The Tamám Shud case, a.k.a the Somerton man has been an unsolved case of an unidentified man found deceased in 1948 that has since perplexed online discussion boards and investigative agencies for years.
Reviving An Unidentified Man
Just recently, Daniel Voshart, a cinematographer and virtual reality specialist with credits from Star Trek and various other films has used his talent to recreate the Somerton man.
The results from the animation are incredible.
How it was made
To quote Daniel himself;
“I drew on all of Derek Abbott’s research and list of things of what to pay attention to,” Canada-based Voshart told ABC News.
“I was given a list of his hair colour, what his teeth were like, what his eye colour was, his skin tone.”
Thereafter, the artist used AI software with all the given case file resources to resurrect this mysterious figure.
Incase you are unfamiliar with this case; allow us give you the rest of the details to get you caught up to speed.
On December 1st 1948, a man was found lifeless on the Somerton Park beach, in Australia near Glenelg.
The man was still and cold. He was lying in the sand on his back, and was spotted in the early hours of the morning.
His legs were seen extended and crossed with an unlit cigarette hanging on the brim of his coat.
His pockets contained:
- A railroad ticket from Adelaide to Henley beach
- A bus ticket
- An Army Club cigarette pack
- A USA made comb
- A pack of Juicy Fruit gum
- A box of Bryant & May matches
The man was 5 foot 11 inches tall and was in good physical condition. (besides being dead)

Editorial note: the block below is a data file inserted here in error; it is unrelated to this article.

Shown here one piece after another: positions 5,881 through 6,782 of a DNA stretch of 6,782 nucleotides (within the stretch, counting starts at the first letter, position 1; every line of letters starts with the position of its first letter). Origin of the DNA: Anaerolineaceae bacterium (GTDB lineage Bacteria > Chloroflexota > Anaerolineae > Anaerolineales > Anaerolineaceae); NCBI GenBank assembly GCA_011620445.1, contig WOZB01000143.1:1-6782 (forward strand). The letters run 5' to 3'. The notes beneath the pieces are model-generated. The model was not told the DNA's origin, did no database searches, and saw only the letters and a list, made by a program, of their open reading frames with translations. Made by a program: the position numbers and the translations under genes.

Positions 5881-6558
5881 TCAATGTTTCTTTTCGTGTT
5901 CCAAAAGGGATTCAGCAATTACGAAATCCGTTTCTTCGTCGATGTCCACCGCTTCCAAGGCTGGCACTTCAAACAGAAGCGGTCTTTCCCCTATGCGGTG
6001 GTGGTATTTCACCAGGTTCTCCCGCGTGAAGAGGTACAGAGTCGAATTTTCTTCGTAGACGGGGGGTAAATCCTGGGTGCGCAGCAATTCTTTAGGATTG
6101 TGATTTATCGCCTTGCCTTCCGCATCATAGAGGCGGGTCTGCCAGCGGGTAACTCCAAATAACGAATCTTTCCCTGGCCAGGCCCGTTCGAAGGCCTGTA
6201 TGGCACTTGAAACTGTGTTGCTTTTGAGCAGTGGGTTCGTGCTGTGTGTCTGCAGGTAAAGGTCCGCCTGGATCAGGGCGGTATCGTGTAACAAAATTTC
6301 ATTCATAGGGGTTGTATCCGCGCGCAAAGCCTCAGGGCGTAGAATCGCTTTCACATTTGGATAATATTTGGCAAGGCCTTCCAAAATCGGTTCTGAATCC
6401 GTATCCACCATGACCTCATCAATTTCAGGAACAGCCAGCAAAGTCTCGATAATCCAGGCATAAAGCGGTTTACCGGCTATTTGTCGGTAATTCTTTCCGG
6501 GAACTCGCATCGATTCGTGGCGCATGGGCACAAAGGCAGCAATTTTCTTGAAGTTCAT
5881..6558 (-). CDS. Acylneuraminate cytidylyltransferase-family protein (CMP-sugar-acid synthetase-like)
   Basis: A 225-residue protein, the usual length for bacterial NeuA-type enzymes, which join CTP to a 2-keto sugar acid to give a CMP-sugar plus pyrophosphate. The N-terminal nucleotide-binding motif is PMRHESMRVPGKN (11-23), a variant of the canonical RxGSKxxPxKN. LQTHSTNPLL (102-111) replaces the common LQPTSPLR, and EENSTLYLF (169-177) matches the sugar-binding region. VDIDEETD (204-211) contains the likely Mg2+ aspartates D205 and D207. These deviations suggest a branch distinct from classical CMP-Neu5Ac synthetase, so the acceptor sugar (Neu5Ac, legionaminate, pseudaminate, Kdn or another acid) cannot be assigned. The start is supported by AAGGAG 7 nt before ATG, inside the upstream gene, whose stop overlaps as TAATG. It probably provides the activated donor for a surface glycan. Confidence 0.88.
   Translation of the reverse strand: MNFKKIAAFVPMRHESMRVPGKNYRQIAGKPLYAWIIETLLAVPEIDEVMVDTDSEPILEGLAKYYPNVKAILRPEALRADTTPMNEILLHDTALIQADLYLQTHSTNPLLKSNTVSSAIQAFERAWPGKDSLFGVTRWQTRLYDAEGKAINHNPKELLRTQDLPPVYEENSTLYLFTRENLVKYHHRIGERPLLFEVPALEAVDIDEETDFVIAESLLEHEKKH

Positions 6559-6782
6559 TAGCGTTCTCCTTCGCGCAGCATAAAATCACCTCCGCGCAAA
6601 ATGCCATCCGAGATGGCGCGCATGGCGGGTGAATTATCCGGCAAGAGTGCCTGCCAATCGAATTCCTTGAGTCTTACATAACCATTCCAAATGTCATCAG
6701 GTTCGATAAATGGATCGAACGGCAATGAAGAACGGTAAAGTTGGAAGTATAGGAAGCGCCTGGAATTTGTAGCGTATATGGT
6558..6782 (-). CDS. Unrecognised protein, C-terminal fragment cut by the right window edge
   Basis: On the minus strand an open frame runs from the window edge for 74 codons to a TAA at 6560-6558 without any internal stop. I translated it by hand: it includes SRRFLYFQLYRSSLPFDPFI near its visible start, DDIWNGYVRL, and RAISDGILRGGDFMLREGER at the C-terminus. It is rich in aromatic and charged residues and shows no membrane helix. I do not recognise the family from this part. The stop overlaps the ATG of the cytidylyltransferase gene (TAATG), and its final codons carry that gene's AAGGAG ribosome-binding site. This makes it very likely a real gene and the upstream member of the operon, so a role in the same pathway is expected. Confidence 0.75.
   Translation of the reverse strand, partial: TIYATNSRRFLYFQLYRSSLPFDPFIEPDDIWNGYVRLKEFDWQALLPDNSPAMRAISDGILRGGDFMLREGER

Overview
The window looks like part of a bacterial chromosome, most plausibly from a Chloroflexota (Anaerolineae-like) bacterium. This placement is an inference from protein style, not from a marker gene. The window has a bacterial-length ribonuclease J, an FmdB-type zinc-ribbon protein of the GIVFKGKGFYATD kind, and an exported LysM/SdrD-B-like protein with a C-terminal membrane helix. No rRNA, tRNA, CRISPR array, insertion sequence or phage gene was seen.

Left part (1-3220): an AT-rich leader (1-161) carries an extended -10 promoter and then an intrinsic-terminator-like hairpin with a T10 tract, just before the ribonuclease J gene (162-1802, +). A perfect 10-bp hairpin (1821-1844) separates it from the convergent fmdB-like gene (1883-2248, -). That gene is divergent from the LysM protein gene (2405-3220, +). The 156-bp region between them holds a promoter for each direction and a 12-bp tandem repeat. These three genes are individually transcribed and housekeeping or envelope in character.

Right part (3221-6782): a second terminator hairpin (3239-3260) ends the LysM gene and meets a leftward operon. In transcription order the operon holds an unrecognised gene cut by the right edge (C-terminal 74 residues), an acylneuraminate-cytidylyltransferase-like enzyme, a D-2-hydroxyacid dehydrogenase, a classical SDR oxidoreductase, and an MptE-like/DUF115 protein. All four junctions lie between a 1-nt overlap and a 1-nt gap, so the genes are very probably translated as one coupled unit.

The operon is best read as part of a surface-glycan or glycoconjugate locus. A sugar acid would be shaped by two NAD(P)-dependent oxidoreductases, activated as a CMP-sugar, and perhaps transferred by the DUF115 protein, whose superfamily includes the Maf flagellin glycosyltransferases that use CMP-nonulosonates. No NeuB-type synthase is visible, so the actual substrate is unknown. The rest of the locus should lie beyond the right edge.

The man was estimated to have been in his 40’s and notably all of the tags of his clothing were missing.
Some people in the local area reported seeing the man at that particular spot, a full two days earlier.
Another set of witnesses saw him on that same evening, this particular witness noted that they saw him move his arm until it went completely limp.
Witnesses thought that the man was drunk or asleep and as a result did not check the scene earlier.
Another witness told the police she had seen another man looking down at the Somerton man from the top of the beach steps, but no further interaction was noted.
A final witness had come forward a full 11 years later and reported that they had seen three well dressed men carrying the man on the beach that night.
This eyewitness account failed to identify who these other three were.
Cause of death was hard to determine when it came time for the autopsy. The only item inside the man’s stomach was a patsy eaten three and half hours before death.
All tests conducted failed to determine any kind of substance in the body.
The official documents regarding the incident writes:
“No doubt minimal doses of certain common poisons could have caused death and have been eliminated from the body before death.
But on the expert evidence no such minimal dose could have caused death so quickly, and a more massive dose would certainly have left traces which would have been detected on analysis”Page 34 – Official Somerton Man Inquest
On paper, this death looked “natural”, according to one of the doctors. However, the rest of the details surrounding this incident point to a far more dubious situation.
The man carried no identification his dental records had no match, and his identity would baffle investigators for decades to come.
On January 14th 1949, a suitcase that had all branding removed was discovered at the Adelaide railway.
The case had been checked in sometime around 11:00am on November 30th.
Given the timeline of events, and the ticket found on the man’s person; it was believed this suitcase belonged to the Somerton man.